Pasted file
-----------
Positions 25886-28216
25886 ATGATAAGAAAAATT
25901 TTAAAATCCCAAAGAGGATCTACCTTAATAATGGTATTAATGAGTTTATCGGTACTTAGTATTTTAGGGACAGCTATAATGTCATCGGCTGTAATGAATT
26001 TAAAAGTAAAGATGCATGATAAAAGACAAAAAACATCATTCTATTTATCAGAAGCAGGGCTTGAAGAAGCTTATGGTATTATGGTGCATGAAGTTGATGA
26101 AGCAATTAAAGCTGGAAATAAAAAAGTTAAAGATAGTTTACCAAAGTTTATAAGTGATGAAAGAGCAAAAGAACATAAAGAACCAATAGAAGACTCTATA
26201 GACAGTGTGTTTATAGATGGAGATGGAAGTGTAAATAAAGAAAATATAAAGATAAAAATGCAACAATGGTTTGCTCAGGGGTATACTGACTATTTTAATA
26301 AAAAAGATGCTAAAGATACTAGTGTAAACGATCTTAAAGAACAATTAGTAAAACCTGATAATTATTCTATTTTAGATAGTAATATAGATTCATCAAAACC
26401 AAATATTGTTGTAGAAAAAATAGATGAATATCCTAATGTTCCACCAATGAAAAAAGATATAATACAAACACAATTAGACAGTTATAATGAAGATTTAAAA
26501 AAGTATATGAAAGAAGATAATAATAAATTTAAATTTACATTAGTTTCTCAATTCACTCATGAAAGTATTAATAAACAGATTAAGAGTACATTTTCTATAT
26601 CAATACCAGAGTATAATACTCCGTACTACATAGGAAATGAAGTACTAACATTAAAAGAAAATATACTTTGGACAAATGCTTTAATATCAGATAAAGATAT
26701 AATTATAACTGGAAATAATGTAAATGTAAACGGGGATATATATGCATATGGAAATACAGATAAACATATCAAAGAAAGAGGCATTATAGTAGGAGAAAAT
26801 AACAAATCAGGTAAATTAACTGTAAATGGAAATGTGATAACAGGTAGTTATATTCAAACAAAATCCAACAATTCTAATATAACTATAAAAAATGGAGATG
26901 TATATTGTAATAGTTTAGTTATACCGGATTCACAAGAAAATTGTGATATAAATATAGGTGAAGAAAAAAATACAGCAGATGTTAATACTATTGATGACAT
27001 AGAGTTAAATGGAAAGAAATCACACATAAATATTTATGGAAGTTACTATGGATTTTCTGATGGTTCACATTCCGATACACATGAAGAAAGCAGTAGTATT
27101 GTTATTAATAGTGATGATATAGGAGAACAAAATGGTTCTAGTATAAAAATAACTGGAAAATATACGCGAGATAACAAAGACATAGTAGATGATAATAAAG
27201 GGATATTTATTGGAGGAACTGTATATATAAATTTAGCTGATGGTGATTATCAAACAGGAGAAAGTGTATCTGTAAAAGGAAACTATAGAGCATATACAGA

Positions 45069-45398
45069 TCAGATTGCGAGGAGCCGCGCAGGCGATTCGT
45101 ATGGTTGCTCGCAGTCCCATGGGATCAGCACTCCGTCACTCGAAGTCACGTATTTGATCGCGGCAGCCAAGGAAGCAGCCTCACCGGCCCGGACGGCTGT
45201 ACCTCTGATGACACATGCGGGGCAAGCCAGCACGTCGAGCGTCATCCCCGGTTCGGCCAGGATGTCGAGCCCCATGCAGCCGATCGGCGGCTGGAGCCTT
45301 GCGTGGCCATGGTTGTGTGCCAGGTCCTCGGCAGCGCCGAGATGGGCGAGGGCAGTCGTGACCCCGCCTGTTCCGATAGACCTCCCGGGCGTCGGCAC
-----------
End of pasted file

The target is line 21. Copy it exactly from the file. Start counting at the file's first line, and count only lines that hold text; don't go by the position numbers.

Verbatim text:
45301 GCGTGGCCATGGTTGTGTGCCAGGTCCTCGGCAGCGCCGAGATGGGCGAGGGCAGTCGTGACCCCGCCTGTTCCGATAGACCTCCCGGGCGTCGGCAC